In the Near Future, Smartphones Might Help the Blind ‘See’
Scientists are developing a new technology that would enable blind people to see through their cell-phones and tablets. The technology is being developed at the University of Lincoln, UK where specialists in computer vision and machine learning are trying to create a system that would describe new environments to people with sight challenges. The program is funded through a Google Faculty Research Award.
“This project will build on our previous research to create an interface that can be used to help people with visual impairments,” says project lead Dr Nicola Bellotto, an expert on machine perception and human-centred robotics from University of Lincoln’s School of Computer Science.
The team will use colour and depth sensor technology inside smartphones and tablets to enable 3D mapping and localisation, navigation and object recognition. Then it will develop the best interface to relay that to blind users – through vibrations, sounds or the spoken word.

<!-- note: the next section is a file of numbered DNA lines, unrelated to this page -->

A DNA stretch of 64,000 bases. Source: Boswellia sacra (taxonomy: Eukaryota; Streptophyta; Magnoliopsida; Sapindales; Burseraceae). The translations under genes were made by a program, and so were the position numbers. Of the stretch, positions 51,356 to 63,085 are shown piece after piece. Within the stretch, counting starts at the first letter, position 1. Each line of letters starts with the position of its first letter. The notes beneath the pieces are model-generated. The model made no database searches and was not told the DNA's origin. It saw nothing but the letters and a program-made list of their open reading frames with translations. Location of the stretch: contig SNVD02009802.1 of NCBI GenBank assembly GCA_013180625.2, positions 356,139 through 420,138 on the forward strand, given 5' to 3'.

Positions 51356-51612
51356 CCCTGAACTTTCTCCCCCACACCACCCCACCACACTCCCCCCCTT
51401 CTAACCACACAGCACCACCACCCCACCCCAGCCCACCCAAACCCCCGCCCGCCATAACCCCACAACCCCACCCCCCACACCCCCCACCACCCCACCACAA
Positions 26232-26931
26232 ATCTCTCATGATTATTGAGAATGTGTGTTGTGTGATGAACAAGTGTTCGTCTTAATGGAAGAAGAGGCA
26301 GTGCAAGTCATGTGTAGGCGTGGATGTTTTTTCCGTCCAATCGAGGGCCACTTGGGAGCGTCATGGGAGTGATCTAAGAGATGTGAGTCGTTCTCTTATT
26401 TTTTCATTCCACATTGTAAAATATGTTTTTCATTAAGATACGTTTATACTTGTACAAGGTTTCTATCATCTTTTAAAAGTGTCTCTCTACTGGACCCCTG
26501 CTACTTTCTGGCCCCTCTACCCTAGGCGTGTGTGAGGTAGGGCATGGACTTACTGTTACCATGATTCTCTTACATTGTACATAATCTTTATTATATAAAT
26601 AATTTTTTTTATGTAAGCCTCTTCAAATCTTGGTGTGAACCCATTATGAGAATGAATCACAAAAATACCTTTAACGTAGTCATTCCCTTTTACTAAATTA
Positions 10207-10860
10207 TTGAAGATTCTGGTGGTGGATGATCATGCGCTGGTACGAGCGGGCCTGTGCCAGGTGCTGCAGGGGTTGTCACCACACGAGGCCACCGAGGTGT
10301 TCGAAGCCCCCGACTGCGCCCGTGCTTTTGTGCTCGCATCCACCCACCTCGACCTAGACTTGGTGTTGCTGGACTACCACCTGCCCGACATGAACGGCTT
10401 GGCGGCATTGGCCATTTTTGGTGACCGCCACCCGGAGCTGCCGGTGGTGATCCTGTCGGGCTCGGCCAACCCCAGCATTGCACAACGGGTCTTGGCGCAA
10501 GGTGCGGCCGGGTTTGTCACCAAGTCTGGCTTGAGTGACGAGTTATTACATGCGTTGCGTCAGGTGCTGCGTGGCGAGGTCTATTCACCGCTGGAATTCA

“There are existing smartphone apps that are able to, for example, recognise an object or speak text to describe places. But the sensors embedded in the device are still not fully exploited. We aim to create a system with ‘human-in-the-loop’ that provides good localisation relevant to visually impaired users and, most importantly, that understand how people observe and recognise particular features of their environment,” says Dr. Belloto
To recognise the visual clues in an environment, the team will develop a system. The data will be detected through the device camera and identify the type of room as the user will move around the space. The more accustomed the blind user gets, the more quicker and easier it would be for the system to identify the room.
It’s important to celebrate and encourage all kinds of technology that help the impaired. This is a major step towards the future.